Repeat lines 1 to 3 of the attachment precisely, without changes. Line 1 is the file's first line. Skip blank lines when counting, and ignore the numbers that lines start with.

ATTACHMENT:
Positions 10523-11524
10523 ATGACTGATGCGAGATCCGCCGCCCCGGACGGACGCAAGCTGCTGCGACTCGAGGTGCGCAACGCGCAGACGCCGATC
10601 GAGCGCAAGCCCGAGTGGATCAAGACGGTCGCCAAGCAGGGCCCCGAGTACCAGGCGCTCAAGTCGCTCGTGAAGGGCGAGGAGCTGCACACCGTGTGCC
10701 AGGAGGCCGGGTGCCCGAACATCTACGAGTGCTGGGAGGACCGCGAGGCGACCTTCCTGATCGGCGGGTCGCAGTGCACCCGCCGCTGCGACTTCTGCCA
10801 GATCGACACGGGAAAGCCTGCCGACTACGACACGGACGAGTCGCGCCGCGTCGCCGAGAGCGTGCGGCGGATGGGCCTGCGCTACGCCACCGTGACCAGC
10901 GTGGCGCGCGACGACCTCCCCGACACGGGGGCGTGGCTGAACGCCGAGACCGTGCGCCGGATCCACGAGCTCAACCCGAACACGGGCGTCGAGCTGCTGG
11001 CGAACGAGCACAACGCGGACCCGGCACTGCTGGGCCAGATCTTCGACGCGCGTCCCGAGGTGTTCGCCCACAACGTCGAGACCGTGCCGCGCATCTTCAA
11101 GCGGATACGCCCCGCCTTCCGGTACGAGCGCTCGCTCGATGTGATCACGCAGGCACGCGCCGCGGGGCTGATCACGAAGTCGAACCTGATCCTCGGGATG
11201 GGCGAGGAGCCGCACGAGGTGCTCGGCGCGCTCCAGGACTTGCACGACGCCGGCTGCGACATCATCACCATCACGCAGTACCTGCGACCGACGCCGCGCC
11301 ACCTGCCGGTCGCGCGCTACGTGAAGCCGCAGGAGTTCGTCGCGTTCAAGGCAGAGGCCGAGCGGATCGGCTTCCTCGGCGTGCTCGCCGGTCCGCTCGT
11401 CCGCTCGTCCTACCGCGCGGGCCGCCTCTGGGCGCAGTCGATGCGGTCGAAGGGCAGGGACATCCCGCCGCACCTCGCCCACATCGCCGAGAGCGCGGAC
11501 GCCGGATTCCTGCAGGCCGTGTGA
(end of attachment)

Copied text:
Positions 10523-11524
10523 ATGACTGATGCGAGATCCGCCGCCCCGGACGGACGCAAGCTGCTGCGACTCGAGGTGCGCAACGCGCAGACGCCGATC
10601 GAGCGCAAGCCCGAGTGGATCAAGACGGTCGCCAAGCAGGGCCCCGAGTACCAGGCGCTCAAGTCGCTCGTGAAGGGCGAGGAGCTGCACACCGTGTGCC